The Department of Art History, Visual Art and Theory is excited to announce Camille Georgeson-Usher’s appointment as an assistant professor (tenure-track) in art history, specializing in modern and contemporary Indigenous art.
Camille is a Coast Salish / Sahtu Dene / Scottish scholar, curator, and writer from Galiano Island, BC. With a focus on contemporary art history, she received her PhD in cultural studies from Queen’s University and MA in art history from Concordia University.
“I am thrilled to be joining the Department of Art History, Visual Art and Theory at UBC. Coming back to Vancouver, where my family is from and still lives, is incredibly exciting and I am thrilled to continue expanding my research and projects on my homelands. I look forward to working with all the students and my new colleagues, and getting reacquainted with the UBC campus and city of Vancouver.”
Bringing an Indigenous perspective to her research, Camille considers the ways in which people move together through urban space, how public art becomes a site for gathering, and intimacies with the everyday . She uses her practice as a long-distance runner as a methodology for embodied theory and an alternative form of sensing place.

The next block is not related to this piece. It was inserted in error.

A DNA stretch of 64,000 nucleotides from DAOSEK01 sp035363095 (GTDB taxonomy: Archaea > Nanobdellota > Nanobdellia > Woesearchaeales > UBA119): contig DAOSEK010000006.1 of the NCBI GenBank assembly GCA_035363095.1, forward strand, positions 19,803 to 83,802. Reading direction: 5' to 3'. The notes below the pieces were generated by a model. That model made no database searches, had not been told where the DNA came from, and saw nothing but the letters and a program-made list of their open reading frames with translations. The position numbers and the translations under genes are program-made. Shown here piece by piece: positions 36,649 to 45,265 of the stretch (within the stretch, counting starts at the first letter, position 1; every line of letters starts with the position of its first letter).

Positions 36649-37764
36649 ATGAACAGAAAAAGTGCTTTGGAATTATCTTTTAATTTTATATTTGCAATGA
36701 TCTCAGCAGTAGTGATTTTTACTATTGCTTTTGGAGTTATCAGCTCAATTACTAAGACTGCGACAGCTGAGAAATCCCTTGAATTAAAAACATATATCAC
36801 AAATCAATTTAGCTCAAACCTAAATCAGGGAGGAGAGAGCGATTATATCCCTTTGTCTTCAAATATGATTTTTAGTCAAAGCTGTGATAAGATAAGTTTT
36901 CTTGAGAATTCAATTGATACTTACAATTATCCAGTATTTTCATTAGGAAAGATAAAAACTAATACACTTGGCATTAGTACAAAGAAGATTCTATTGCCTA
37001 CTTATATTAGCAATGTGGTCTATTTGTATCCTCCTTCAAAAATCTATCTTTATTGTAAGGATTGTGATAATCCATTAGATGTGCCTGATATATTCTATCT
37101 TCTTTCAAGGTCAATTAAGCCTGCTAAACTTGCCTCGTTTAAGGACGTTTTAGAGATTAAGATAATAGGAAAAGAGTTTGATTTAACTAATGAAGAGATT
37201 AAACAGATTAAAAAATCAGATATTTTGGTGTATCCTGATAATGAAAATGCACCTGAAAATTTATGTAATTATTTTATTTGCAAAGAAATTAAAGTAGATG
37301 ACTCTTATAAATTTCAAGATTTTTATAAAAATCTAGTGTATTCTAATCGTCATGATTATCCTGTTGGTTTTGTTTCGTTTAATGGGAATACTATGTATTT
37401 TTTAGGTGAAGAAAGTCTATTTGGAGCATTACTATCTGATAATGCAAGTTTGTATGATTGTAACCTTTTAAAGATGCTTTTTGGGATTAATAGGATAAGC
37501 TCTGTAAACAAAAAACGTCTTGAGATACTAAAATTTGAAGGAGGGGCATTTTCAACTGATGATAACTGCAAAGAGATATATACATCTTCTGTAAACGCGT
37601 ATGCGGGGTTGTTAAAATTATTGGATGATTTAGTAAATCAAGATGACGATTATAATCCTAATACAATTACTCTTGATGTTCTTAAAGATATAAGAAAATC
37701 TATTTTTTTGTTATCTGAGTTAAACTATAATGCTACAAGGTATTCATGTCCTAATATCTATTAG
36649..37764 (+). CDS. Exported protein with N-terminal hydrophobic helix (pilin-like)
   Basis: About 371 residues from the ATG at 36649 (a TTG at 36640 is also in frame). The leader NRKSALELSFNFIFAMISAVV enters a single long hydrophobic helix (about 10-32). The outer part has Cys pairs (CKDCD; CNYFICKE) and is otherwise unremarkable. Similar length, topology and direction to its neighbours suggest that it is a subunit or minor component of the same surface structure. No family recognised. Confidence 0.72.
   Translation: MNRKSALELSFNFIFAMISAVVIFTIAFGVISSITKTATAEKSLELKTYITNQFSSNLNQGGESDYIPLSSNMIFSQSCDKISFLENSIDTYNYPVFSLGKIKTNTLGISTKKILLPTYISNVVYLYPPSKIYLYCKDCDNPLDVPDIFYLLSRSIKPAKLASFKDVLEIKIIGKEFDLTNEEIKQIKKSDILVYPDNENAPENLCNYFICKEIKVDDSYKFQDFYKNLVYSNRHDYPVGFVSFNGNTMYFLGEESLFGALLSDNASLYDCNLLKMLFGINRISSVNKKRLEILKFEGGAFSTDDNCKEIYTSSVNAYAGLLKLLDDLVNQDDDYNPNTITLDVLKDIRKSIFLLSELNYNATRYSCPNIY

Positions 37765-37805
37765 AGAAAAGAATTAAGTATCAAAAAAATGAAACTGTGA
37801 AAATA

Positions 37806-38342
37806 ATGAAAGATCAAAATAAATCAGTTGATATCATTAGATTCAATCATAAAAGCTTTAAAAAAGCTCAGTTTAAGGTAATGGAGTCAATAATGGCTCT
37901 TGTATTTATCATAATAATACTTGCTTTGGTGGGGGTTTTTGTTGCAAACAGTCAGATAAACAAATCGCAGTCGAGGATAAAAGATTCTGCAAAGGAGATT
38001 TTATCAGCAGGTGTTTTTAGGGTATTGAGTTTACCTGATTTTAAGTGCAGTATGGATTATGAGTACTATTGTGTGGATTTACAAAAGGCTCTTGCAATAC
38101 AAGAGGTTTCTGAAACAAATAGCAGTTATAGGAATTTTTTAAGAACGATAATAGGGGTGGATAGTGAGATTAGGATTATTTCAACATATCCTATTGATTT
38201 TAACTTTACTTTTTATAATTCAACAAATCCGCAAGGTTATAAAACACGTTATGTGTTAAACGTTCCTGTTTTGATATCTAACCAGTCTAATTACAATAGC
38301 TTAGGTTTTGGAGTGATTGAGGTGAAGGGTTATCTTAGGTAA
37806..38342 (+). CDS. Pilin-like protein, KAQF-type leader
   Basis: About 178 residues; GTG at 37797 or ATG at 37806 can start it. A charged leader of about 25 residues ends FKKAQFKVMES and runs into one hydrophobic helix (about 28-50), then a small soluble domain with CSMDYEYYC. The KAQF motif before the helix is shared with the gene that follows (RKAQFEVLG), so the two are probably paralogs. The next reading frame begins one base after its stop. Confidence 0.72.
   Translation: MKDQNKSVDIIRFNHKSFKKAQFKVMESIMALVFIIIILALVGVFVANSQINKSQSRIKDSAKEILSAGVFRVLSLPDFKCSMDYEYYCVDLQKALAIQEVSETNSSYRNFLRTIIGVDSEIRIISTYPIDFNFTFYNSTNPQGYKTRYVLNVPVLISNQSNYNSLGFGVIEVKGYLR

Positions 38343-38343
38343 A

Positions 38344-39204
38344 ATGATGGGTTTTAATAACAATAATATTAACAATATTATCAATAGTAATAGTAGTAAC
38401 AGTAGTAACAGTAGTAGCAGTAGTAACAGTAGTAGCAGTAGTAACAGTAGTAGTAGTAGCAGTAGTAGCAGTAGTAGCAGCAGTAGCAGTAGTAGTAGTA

Camille will teach courses at both the undergraduate and graduate levels in the upcoming academic year, including a second-year lecture in term 1, ARTH 262: Indigenous Arts of North America, and a grad seminar in term 2, ARTH 561A: Studies in the Indigenous Arts of the Americas.
In addition to her academic work, Camille serves as co-chair of the Toronto Biennial of Art, is a board member of the Galiano Island Literary Festival, and sits on several advisories and committees across academia and the arts sector. She is an independent artist and curator who is currently completing a public art piece for Open Space in Victoria, BC, where she is investigating the history of the city’s coastline in tandem with the proliferation of invasive species and how they change the ways we travel across space. Camille is also an award-winning writer whose work merges theory with poetry and, at times, science-fiction. She has been published widely across academic books, magazines, arts journals, and exhibition texts.